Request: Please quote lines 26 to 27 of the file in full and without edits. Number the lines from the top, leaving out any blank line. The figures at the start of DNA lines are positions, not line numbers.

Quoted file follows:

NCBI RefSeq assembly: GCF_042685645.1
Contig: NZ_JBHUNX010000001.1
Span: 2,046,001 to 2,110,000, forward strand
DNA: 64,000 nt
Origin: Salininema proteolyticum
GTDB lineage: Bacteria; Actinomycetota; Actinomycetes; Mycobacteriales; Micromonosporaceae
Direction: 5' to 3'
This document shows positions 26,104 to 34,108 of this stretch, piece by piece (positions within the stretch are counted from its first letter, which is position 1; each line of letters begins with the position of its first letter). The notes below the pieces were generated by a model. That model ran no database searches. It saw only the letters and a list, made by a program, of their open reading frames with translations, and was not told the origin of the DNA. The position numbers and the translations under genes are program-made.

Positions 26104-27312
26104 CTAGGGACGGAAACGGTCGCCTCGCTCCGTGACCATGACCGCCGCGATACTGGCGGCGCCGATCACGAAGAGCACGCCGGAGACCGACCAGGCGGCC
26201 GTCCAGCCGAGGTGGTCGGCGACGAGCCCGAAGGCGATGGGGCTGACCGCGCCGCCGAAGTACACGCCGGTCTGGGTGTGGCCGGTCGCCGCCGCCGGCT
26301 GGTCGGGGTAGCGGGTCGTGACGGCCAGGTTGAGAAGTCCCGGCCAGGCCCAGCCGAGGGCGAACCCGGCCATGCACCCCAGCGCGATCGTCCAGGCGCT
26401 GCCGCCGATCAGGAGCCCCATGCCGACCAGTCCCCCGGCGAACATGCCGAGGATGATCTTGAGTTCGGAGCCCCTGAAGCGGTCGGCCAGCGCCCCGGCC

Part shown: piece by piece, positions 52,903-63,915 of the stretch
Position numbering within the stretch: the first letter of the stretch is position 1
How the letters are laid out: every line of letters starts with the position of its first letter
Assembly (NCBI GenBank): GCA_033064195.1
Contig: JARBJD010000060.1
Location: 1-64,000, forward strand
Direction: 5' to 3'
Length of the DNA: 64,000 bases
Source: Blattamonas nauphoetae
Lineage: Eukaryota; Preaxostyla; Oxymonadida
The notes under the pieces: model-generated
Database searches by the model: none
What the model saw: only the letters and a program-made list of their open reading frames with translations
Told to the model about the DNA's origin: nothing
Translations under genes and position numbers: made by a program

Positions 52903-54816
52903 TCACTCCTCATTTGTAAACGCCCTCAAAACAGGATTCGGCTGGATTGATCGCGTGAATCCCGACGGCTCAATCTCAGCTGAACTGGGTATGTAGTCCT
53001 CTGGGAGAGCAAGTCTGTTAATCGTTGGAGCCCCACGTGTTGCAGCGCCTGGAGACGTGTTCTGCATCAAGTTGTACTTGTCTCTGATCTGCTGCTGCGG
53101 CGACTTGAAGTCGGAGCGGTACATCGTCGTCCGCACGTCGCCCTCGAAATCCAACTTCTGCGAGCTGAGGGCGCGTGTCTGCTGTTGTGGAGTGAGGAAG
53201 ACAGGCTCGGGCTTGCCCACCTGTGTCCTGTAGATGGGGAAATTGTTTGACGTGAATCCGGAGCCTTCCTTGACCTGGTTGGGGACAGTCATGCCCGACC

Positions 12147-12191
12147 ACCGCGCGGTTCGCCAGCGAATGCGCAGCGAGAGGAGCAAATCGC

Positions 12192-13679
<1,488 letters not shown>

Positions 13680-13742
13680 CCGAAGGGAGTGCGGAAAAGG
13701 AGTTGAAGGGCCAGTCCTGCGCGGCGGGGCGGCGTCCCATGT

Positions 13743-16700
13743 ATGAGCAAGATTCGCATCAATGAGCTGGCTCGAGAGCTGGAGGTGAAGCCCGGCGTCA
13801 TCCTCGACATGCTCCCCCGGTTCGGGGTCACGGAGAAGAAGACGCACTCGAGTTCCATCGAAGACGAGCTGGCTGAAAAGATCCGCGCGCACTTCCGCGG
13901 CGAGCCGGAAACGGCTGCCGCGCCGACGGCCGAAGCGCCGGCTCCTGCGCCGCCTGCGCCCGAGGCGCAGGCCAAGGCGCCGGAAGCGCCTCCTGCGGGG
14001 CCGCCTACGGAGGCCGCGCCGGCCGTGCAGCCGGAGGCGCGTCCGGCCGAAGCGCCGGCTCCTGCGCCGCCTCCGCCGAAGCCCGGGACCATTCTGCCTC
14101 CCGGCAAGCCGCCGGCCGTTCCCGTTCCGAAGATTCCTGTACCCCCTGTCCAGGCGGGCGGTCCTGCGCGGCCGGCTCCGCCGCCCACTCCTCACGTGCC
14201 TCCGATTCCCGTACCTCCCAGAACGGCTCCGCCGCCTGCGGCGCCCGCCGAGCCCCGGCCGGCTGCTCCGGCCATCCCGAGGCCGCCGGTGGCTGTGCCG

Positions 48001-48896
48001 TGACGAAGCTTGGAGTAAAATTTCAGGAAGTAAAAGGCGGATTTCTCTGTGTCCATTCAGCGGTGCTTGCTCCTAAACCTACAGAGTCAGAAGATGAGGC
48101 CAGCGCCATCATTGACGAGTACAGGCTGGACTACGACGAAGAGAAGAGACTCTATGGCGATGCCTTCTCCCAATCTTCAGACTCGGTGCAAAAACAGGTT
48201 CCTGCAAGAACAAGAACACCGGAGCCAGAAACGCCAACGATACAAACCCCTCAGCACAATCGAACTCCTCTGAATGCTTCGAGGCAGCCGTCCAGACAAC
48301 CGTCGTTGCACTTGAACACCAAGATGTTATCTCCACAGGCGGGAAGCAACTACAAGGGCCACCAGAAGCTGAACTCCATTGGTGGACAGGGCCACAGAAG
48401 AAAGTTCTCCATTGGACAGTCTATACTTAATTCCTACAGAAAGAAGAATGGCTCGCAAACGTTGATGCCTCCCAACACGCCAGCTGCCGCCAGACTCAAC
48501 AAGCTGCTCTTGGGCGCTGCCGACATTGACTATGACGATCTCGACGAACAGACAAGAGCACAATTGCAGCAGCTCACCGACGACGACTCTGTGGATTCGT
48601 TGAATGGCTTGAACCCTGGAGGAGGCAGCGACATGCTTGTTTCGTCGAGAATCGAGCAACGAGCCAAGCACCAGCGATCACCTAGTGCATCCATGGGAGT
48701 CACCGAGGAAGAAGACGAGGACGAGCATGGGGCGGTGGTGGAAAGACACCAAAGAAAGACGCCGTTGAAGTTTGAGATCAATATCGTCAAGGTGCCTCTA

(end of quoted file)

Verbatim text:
What the model saw: only the letters and a program-made list of their open reading frames with translations
Told to the model about the DNA's origin: nothing